If you would have called me a feminist in high school, I would have probably been offended.
But then I went to college, and I was surrounded by strong women, my friends and professors and celebrities in the news, all claiming the title. Slowly at first, then with a quick surge forward, I changed my stance. Today I am proud to say I am a feminist, although I admit I often feel far from the perfect example of a modern woman slaying the patriarchy. I find myself questioning daily if I can really claim the feminist title, as all too often my actions don’t line up with what I say I believe.
Can I be a feminist even though I sometimes dress for attention from men?
Can I be a feminist and skip clicking “share” on the article I am reading, even though it has a lot of great insight, because I am worried my friends might get tired of what I want to post?
Can I be a feminist even though sometimes I pretend to ignore the comments made by my family at the dinner table, because sometimes it’s just easier to sit quietly than start a fight with my grandparents?
Can I be a feminist even though one of my favorite guilty pleasures is singing along to offensive and degrading rap songs at the top of my lungs with my friends in the car?
Can I be a feminist even though I desire and enjoy compliments about my eyes, my body, and my outfits, sometimes more than I enjoy compliments about my accomplishments?
Can I be a feminist even though I keep my eyes down and mouth shut when a stranger grabs my arm as I walk past and makes inappropriate comments about the way I walk that I would rather not hear, or a man calls me a bitch for not smiling back at him?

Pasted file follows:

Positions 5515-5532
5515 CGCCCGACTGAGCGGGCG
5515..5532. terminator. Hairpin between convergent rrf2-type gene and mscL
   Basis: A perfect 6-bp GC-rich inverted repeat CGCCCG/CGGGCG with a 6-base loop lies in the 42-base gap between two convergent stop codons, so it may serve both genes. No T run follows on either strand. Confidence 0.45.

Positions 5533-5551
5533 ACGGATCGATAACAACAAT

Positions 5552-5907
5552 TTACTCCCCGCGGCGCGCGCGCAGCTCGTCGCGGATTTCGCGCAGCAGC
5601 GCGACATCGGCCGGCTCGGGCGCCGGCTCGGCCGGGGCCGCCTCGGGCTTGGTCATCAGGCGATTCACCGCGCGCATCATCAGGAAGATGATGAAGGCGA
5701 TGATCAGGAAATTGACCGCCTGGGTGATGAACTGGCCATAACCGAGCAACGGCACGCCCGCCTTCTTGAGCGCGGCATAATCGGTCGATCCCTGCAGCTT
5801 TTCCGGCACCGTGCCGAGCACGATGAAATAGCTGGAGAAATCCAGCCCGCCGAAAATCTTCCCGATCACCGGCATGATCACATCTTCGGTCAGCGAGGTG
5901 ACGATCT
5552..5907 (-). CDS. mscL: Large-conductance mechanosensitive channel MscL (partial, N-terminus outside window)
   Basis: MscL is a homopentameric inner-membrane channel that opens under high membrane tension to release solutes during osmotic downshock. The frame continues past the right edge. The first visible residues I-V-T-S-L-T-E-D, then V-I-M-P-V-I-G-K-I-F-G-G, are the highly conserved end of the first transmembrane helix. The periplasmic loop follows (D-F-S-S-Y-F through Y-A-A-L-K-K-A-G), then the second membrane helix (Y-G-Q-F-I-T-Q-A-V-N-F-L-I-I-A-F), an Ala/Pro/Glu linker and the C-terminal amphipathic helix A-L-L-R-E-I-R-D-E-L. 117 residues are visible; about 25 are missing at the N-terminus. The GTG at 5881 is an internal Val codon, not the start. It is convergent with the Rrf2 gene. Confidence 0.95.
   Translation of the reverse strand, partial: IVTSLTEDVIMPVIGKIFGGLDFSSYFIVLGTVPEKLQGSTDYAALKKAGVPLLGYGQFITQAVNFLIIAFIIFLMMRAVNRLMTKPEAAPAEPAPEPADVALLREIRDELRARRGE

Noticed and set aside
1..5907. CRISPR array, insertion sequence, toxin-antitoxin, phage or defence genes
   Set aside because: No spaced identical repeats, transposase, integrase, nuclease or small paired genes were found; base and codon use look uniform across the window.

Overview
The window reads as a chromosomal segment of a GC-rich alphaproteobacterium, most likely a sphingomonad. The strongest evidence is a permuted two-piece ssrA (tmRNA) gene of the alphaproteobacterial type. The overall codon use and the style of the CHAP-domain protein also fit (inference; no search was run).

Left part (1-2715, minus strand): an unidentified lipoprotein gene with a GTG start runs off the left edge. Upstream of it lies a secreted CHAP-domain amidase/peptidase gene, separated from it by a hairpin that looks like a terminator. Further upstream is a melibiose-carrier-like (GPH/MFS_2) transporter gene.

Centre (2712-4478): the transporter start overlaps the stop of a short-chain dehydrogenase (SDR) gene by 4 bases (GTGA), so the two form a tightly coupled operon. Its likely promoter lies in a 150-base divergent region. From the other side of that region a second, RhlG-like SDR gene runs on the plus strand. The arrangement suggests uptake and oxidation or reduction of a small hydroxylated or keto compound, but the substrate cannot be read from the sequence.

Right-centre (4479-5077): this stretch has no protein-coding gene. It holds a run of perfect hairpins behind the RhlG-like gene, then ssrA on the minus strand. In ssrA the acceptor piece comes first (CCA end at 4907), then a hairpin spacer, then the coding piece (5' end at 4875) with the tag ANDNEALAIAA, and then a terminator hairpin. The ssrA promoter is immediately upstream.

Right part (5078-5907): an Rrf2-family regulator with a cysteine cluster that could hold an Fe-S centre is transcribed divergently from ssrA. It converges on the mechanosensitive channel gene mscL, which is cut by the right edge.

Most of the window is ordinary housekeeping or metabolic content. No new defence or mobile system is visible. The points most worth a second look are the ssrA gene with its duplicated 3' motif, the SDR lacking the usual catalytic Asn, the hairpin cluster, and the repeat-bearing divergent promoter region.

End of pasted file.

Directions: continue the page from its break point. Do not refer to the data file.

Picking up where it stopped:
Can I be a feminist when I stay friends with and willingly hang out with guys who rate girls and desire trophy wives when they are older?
Can I be a feminist when I continue to like and flirt with the guy who only texts me back when it fits into his schedule, and plays with my feelings like it’s a game?
Can I be a feminist despite the fact that the job I want does nothing to break stereotypes or further the advancement of women in the workplace?
Can I be a feminist even though I support my friends who want to remain pure until marriage, even though I believe that is a value based in religious patriarchal beliefs and is no longer relevant?
Can I be a feminist when I assure my friends its ok to want to be a stay at home mother, instead of encouraging them to try and have it all?
I have come to realize that yes.
Feminism at its basic core is social, political and economic equality for people of all sexes and genders.
While I truly believe that should be the case, sometimes I make decisions that don’t match up with that principle. Sometimes I let men make comments that prove they clearly have power over me. Sometimes I allow outdated sexist comments to pass without a fight. Sometimes I choose to be comfortable in my own head and realize I don’t need to share my opinion at every moment.
I do this because I value my relationships with men, with my friends, with my family, with my Facebook friends, with strangers, more than I value a fleeting feeling justice I might get from calling out their comments. I do this because while I do value change, I realize it comes slow and steady, and isn’t something you can change in one conversation. I do this because sometimes I am tired of trying to convince people who don’t want to listen.
And that is ok.
I don’t have to be the perfect feminist to still be fighting for change.
Feminism isn’t about being perfect and progressive and angry all the time, it’s about making the most change where you can, and letting that be enough sometimes.